As shown in my last post (here), an oil spill close to the Florida coast could spread it over a considerable portion of the coast. Florida is obviously reliant on these beaches and water for beach recreation, recreational fishing, real estate, etc. Do the gains outweigh the risks? For a little historical perspective, the St Petersburg Times had a 2005 article discussing the impact of Hurricanes on drilling rigs.
As Arlene loomed, crew members evacuated the offshore oil and gas rigs that dot the waters off Alabama, Louisiana and Texas. After the storm passed, the crew of one Amerada Hess-owned rig returned to their platform 60 miles south of New Orleans and discovered the rig had spilled more than 550 gallons of oil.
That is a small spill - the equivalent of 45 barrels - but because the crew wasn't there to stop it, the oil flowed into the Breton National Wildlife Refuge. Within a month, 700 birds died, nearly all of them endangered brown pelicans.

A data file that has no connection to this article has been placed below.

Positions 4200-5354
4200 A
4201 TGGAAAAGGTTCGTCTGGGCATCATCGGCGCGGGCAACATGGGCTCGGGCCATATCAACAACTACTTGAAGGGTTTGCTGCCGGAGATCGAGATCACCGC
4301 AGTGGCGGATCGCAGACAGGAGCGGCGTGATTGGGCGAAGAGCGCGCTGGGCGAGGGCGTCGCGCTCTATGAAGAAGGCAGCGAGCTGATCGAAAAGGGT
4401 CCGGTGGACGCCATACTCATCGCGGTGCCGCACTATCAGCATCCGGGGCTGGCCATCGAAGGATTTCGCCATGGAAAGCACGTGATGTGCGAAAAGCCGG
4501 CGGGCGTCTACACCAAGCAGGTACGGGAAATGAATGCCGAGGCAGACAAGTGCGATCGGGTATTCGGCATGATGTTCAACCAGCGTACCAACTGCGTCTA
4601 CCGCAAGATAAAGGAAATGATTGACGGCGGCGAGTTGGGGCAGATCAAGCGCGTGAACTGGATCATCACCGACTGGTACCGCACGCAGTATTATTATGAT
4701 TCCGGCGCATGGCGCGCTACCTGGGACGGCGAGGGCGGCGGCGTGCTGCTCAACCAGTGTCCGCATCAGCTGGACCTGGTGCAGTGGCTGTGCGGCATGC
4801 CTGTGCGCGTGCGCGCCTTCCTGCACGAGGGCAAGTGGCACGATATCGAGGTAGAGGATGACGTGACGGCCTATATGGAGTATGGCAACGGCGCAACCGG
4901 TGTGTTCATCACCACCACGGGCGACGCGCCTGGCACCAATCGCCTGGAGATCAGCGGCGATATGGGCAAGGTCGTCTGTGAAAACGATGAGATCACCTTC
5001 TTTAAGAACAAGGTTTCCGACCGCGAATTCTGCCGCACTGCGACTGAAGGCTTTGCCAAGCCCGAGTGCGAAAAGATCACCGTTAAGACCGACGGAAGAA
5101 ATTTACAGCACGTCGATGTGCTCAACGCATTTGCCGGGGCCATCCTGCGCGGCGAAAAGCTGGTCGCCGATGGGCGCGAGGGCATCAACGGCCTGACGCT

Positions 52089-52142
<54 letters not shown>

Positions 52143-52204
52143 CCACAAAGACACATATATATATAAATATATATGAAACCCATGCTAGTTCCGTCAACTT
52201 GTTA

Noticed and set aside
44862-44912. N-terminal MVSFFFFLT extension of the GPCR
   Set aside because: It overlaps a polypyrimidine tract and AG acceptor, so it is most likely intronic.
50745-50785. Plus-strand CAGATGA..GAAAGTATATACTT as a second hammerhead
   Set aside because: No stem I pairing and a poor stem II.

In this situation, there was a small spill which inevitably killed 700 birds. Imagine a larger spill being dispersed over a large portion of Florida's Gulf Coast via existing currents off Florida. So I wonder, are we going into the supermarket hungry? Just a little food for thought.